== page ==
The Storm Collection
Introducing our new collection of Storm shoes. Bold lines, graphic shapes, and made from luxe calf leather with a durable rubberized sole.
Edited by Stefanie Hessler
Sex Ecologies explores pleasure, affect, and the powers of the erotic in the human and more-than-human worlds. Arguing for the positive and constructive role of sex in ecology and art practice, these texts and artistic research projects attempt nothing short of reclaiming the sexual from Western erotophobia and heteronormative narratives of nature and reproduction. The artists and writers set out to examine queer ecology through the lens of environmental humanities, investigating the fluid boundaries between bodies (both human and nonhuman), between binary conceptions of nature as separate from culture, and between disciplines.
In newly commissioned texts from such writers as Mel Y. Chen and Jack Halberstam and a selection of influential essays—including an annotated version of Audre Lorde’s “The Uses of the Erotic: The Erotic as Power”—as well as images and sketches from works in progress by a diverse group of artists, Sex Ecologies combines insights from the fields of art, environmental humanities, ecofeminism, gender studies, science, technology, political science, and indigenous studies.
Sex Ecologies, which accompanies an exhibition of the same name at Kunsthall Trondheim, emerges from an arts-driven research project collaboratively developed between the art center and the Seed Box environmental humanities collaboratory. Conceived not as a result but as a seed arising from this transdisciplinary fertilization, the volume presents a case for the role of sex in environmental and social justice.
Katja Aglert, Tarsh Bates, adrienne maree brown, Mel Y. Chen, Pauline Doutreluingne, Léuli Eshrāghi, Jes Fan, Ibrahim Fazlic, Jack Halberstam, niilas helander, Stefanie Hessler, Jenny Hval, Anne Duk Hee Jordan, Jessie Kleemann, Audre Lorde, Nina Lykke, Montserrat Madariaga-Caro, Camila Marambio, Astrida Neimanis, Pedro Neves Marques, Okwui Okpokwasili, Marie Helene Pereira, Margrethe Pettersen, Laure Prouvost, Filipa Ramos, Catriona Sandilands, Sami Schalk, Serubiri Moses, Leanne Betasamosake Simpson, Annie Sprinkle and Beth Stephens, Kim TallBear, Anna Tje, Alberta Whittle, Victoria Wibeck, Elvia Wilk
Stefanie Hessler is Director of Kunsthall Trondheim in Norway and editor and curator of the exhibition Sex Ecologies, together with Katja Aglert, artist and Professor of Art in the Gender Studies Department at Linköping University and Artistic Leader of the Seed Box in Sweden; the team of Kunsthall Trondheim (Prerna Bishnoi, Carl Martin Faurby, Katrine Elise Pedersen, and Kaja Waagen); and RAW Material Company in Senegal. Hessler curated the 17th MOMENTA Biennale in Montreal, 2021, and is the editor of Tidalectics and Prospecting Oceans, both published by the MIT Press.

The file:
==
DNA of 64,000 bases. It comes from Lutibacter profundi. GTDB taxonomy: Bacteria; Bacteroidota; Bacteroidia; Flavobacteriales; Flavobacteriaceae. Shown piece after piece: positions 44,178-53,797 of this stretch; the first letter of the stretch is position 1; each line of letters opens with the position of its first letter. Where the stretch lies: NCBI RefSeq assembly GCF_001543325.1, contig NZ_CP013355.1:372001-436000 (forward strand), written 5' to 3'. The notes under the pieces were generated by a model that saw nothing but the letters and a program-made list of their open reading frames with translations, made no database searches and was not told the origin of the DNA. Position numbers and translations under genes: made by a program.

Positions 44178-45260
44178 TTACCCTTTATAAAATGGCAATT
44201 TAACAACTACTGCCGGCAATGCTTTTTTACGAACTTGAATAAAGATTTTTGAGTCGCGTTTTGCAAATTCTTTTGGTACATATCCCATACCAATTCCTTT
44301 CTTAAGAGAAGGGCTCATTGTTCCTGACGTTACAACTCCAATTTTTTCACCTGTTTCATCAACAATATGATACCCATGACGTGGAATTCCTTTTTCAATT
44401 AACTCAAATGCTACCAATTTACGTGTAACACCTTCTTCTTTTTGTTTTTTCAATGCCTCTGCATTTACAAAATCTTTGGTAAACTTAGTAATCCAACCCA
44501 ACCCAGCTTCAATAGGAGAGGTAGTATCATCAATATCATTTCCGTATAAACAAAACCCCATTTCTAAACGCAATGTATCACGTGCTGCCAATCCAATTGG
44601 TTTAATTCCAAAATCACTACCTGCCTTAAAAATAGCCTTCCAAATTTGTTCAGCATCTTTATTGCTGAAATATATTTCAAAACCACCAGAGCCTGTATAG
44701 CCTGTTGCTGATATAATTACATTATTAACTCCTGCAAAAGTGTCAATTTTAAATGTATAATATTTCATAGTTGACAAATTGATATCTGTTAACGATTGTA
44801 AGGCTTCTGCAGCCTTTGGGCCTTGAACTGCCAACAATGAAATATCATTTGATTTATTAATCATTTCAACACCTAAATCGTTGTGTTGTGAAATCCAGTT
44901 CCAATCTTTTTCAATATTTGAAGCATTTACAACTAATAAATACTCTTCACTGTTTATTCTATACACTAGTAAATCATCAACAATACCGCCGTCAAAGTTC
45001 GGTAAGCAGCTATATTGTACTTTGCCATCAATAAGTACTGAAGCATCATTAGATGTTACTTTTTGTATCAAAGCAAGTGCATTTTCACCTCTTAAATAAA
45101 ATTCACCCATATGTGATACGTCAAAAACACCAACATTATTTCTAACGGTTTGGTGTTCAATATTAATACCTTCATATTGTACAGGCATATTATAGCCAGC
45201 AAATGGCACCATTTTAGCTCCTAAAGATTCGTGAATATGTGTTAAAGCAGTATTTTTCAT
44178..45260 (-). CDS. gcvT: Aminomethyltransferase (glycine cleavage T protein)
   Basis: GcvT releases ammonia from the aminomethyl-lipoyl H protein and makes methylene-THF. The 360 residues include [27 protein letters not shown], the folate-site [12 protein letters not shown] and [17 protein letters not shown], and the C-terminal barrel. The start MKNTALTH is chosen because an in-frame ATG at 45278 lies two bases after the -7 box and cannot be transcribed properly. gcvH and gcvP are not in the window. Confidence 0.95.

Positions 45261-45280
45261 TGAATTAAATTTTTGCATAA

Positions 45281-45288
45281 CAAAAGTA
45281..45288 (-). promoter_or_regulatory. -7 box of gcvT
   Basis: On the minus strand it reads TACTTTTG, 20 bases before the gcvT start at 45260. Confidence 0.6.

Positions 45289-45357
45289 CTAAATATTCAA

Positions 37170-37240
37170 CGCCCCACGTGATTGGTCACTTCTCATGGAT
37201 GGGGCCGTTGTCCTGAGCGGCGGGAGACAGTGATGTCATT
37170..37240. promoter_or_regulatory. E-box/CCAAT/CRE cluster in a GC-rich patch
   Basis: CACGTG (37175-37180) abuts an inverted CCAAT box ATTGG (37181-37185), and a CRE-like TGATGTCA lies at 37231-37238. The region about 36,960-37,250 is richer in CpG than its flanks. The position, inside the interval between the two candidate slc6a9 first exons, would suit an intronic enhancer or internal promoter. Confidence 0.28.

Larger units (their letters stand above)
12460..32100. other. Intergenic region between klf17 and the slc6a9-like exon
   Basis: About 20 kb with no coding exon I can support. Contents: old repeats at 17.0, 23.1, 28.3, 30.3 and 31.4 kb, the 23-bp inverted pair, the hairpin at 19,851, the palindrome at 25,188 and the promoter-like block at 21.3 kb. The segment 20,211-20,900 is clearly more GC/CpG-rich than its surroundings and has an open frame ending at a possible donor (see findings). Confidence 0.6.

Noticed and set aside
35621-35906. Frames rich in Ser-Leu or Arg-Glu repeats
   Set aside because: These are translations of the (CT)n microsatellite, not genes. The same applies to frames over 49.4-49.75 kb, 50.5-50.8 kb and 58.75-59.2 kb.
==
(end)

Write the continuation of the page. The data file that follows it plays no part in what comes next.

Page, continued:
Copublished with Kunsthall Trondheim (Norway) and the Seed Box (Sweden)
The book is made possible through generous support from The Swedish Foundation for Strategic Environmental Research (Mistra) and the Swedish Research Council for Sustainable Development (Formas) through The Seed Box program.
Hannah Levy, Surplus Tension, 2021
Photo Michael Tropea
Model Jenna Lyle
September 30, 2021–January 29, 2022
The Arts Club of Chicago
With work that has caused reviewers to “shudder,” Hannah Levy comes to Chicago to discuss her current exhibition Surplus Tension with Executive Director and Chief Curator Janine Mileaf. Exquisite and intricately crafted, yet edgy and transgressive, Levy’s sculpture exists between design and desire. In person attendees of the conversation will receive gratis copies of the newly available exhibition catalogue. If you are unable to attend in person there is a remote viewing option. We hope to see you there!
About the artist
Sculptor Hannah Levy breaks apart and reconfigures often overlooked items to create subtly anthropomorphic combines that suggest the familiar detritus of the industrialized world. She uses the term “design purgatory” to describe the banal objects she repurposes, which include such trade materials as medical devices, pool handrails, and napkin dispensers. Most often rendered in polished steel and vinyl, the works seek to balance the elements of abstract sculpture and associative assemblage. In their combination of soft materials and hard metal, her untitled sculptures speak in the subtle language of medical and commercial design, finding metaphor for the human body in the machinery that mediates it.